Upon her accession to the U.S. House of Representatives last fall, practically the first words out of Rashida Tlaib’s mouth were: “We’re going to go in there and we’re going to impeach the motherf—er.” The object of the freshman Michigan Democrat’s derision was, of course, President Trump. This sentiment naturally got whoops and cheers from the guests at a MoveOn.org reception, who were there to celebrate the election of the Muslima from Dearbornistan, one of two female followers of Mohammed—the other is Ilhan Omar—now occupying chairs in the Capitol.
The triumphalism was multi-layered: not only had the Democrats—thanks, Paul Ryan!—retaken the House by both hook (free stuff for everybody except old toxic-male white guys, served up piping hot by the media) and crook (ballot harvesting in California that delivered once solidly Republican Orange County over to the Democrats) but, in the guise of “diversity,” they had also put two more co-religionists of the 9/11 hijackers into the Congress. Tlaib and Omar have wasted no time in getting to work against American norms and the republic itself.
Omar, born in Mogadishu, has been getting most of the attention lately; her unfiltered mouth can’t help but spout anti-Semitic drivel, and a recent attempt by a flailing House Speaker Nancy Pelosi (D-Calif.) to rein her via a resolution against Jew hatred wound up as a boilerplate denunciation of “bigotry”—thus handing Omar a propaganda victory. As Britain’s hard-left Guardian put it in a headline: “Everyone’s against bigotry, right? Not 23 House Republicans, apparently.” Well played.
But Tlaib may be the more dangerous of the pair, cannily redoubling efforts to blame some (Jewish) Democrats’ antipathy to Omar’s casual slurs on . . . you guessed it: “I think Islamophobia is very much among the Democratic Party as well as the Republican Party. And I know that’s hard for people to hear, but there’s only been four members of Congress that are of Muslim faith. Three of them currently serve in this institution. More of us need to get elected, but more of us need to understand as we come into this institution that I have a lot of work to do with my colleagues.”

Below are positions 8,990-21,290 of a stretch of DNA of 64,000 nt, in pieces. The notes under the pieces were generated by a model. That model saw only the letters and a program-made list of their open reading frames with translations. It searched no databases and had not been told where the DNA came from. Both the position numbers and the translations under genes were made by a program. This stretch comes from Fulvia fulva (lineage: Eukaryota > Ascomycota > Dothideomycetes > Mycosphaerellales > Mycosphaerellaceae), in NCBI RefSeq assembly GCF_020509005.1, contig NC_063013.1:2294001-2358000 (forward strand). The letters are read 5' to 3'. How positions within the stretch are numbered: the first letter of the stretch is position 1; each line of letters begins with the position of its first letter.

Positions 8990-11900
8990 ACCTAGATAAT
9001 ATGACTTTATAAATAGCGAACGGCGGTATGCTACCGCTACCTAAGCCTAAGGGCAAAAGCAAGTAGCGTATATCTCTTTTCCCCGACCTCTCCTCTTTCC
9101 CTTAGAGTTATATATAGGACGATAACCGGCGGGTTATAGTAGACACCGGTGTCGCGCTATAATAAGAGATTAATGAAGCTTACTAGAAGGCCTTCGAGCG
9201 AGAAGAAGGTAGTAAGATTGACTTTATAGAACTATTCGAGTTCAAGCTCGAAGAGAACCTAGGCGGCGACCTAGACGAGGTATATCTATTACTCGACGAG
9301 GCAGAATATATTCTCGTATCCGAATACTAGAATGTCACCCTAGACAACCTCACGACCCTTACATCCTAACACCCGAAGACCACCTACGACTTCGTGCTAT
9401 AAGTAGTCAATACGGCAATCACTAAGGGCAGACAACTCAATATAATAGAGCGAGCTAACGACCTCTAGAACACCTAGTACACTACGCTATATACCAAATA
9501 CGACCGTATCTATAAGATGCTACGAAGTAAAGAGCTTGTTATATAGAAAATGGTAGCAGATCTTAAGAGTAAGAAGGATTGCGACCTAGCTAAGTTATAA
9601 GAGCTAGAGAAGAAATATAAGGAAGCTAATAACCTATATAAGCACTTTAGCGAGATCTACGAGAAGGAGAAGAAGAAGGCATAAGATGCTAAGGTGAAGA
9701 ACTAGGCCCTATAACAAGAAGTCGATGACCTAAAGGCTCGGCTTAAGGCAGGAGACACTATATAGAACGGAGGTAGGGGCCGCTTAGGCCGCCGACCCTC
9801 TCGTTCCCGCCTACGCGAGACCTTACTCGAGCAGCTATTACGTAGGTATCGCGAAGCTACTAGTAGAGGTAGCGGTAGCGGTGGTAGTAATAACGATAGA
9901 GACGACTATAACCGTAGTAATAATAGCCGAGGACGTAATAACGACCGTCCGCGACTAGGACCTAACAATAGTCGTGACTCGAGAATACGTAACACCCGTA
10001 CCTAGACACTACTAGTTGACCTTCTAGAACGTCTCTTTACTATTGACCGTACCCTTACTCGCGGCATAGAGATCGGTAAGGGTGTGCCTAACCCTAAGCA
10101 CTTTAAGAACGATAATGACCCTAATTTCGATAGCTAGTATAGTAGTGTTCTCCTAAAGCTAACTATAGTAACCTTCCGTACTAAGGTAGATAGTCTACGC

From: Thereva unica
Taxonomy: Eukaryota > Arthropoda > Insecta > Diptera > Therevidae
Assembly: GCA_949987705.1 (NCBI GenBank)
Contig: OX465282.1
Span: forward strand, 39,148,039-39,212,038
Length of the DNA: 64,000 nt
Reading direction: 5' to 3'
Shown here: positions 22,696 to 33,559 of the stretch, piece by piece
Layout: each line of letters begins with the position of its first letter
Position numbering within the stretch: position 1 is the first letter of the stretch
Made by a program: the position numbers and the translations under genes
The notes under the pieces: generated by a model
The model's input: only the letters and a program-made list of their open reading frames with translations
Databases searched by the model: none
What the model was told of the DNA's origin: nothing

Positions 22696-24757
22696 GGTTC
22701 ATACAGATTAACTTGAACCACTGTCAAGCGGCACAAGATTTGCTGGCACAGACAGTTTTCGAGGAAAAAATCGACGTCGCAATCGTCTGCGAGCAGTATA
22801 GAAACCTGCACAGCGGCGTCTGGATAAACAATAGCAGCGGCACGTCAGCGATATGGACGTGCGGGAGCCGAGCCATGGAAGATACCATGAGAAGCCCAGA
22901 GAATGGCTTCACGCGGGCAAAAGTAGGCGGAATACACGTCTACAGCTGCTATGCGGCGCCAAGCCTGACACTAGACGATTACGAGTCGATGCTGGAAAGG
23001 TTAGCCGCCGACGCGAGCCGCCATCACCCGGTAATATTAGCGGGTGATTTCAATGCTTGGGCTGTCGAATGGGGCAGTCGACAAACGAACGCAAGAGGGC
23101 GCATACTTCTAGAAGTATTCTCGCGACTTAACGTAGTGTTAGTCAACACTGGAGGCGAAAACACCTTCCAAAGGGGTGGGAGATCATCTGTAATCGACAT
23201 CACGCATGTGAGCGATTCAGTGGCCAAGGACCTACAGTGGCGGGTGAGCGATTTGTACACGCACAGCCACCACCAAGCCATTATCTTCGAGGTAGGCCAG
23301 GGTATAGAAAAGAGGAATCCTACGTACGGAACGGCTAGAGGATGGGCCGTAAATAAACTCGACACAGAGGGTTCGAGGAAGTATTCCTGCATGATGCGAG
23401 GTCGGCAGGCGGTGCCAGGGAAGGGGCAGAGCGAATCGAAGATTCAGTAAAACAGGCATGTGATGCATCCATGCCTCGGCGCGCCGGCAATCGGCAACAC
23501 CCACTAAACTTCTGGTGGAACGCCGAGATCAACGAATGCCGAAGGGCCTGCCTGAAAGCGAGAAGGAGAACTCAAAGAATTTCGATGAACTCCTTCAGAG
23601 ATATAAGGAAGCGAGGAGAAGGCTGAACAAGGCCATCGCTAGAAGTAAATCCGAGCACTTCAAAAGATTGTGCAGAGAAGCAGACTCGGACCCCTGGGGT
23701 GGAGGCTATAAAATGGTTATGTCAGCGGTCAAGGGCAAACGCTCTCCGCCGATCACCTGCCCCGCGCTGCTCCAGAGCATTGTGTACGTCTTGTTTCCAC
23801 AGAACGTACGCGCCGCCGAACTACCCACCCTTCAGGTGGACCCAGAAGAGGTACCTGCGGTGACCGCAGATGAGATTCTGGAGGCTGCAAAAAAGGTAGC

This is typical Muslim thinking, to always be the aggressor and yet simultaneously the victim as well. Tlaib comes by it naturally. Born in Detroit to Palestinian parents—her father is from Arab East Jerusalem, and apparently spent some time in Nicaragua before winding up in Michigan—Tlaib has been hailed by the Left as “the way forward,” as in this laudatory article in Politico from last summer:
The left—particularly the new-school, say-it-loud-and-say-it-proud democratic socialist left inspired by Bernie Sanders’ 2016 primary run—has a tendency toward maximalism. And it’s only natural: The progressive project, as both its subscribers and Fox News scaremongers alike would tell you, is revolutionary, seeking to fundamentally remake the relationship Americans have with their government and that the government has with the economy.
In Michigan’s 13th Congressional District, where the former Rep. John Conyers Jr. resigned the seat he’d held for more than a half-century after facing allegations of sexual misconduct, another Sanders-backed candidate scored a primary victory that might prove more ultimately instructive: Rashida Tlaib, a former state legislator who ran on a platform of “Medicare for All,” a $15 minimum wage and tuition-free college.
For years, Democrats have struggled with a top-down, executive-focused approach to electoral politics that has left them with their smallest representation in Congress since the Truman administration—and now, thanks to Donald Trump, no White House to protect them . . . . Tlaib, on the other hand, represents the most logical path for the left to claim its seat at the table, both within the Democratic Party and in national politics: a candidate unabashed in her progressivism, politically skilled enough to implement it, and, most importantly, savvy enough to identify a constituency ready for her brand of unapologetic socialist politics.